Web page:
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Homo Ludens: A Study of the Play-Element in Culture [Kindle Edition]

Johan Huizinga
3.9 out of 5 stars  See all reviews (18 customer reviews)

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Book Description

In Homo Ludens, the classic evaluation of play that has become a “must-read” for those in game design, Dutch philosopher Johan Huizinga defines play as the central activity in flourishing societies. Like civilization, play requires structure and participants willing to create within limits. Starting with Plato, Huizinga traces the contribution of Homo Ludens, or “Man the player” through Medieval Times, the Renaissance, and into our modern civilization. Huizinga defines play against a rich theoretical background, using cross-cultural examples from the humanities, business, and politics. Homo Ludens defines play for generations to come.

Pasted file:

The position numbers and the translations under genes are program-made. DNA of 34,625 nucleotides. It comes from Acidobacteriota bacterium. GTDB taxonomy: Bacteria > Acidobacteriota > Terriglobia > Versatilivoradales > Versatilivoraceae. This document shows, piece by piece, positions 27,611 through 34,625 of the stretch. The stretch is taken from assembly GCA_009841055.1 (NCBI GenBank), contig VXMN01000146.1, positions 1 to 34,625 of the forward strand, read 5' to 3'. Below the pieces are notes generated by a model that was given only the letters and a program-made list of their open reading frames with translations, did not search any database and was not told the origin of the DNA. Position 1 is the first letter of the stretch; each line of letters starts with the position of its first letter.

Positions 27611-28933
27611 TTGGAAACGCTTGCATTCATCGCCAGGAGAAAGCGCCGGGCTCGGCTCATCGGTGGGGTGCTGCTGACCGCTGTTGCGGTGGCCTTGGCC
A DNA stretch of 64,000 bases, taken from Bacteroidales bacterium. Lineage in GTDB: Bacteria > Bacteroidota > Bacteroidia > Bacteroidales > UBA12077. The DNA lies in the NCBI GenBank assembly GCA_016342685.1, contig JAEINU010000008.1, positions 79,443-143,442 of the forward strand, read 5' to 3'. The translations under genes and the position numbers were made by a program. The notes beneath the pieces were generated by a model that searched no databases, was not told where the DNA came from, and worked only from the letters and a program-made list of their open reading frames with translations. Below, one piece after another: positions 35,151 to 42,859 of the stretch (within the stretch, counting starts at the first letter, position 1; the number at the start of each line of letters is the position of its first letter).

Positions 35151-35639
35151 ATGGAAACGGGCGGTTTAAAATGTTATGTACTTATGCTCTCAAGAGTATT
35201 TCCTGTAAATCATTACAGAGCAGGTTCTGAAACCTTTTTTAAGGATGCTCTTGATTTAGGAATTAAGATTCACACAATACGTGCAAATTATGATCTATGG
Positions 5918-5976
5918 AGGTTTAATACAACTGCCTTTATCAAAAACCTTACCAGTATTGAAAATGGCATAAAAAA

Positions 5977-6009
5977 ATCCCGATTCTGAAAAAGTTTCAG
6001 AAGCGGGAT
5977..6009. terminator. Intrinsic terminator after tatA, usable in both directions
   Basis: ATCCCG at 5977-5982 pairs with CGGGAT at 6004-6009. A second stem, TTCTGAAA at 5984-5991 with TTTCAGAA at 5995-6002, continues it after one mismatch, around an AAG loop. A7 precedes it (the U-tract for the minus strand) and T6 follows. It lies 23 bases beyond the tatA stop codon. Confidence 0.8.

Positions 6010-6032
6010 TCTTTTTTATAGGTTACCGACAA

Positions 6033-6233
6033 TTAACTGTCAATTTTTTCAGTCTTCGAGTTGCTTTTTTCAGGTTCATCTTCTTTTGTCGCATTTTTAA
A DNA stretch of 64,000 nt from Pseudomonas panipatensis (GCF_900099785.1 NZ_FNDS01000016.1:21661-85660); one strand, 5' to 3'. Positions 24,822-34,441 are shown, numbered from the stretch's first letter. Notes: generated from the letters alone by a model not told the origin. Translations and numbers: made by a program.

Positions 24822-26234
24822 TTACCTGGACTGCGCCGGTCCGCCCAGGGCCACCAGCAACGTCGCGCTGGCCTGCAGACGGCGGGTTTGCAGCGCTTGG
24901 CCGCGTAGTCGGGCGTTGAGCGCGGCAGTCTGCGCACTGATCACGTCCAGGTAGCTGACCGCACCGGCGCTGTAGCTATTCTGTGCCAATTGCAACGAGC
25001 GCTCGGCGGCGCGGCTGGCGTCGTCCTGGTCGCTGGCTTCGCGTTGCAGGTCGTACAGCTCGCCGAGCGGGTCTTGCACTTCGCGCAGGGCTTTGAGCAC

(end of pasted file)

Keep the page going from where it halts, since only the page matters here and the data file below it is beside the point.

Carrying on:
"A happier age than ours once made bold to call our species by the name of Homo Sapiens. In the course of time we have come to realize that we are not so reasonable after all as the Eighteenth Century with its worship of reason and naive optimism, though us; "hence moder fashion inclines to designate our species asHomo Faber: Man the Maker. But though faber may not be quite so dubious as sapiens it is, as a name specific of the human being, even less appropriate, seeing that many animals too are makers. There is a third function, howver, applicable to both human and animal life, and just as important as reasoning and making—namely, playing. it seems to me that next to Homo Faber, and perhaps on the same level as Homo Sapiens, Homo Ludens, Man the Player, deserves a place in our nomenclature. "—from the Foreward, by Johan Huizinga

Editorial Reviews


“A must-read for anybody with serious interest in games and play. It is the classic work in the field, still more informative than any of the modern books on the subject.” —Chris Crawford, author of Chris Crawford on Game Design

“A fascinating account of ‘man the player’ and the contribution of play to civilization.” —Harper’s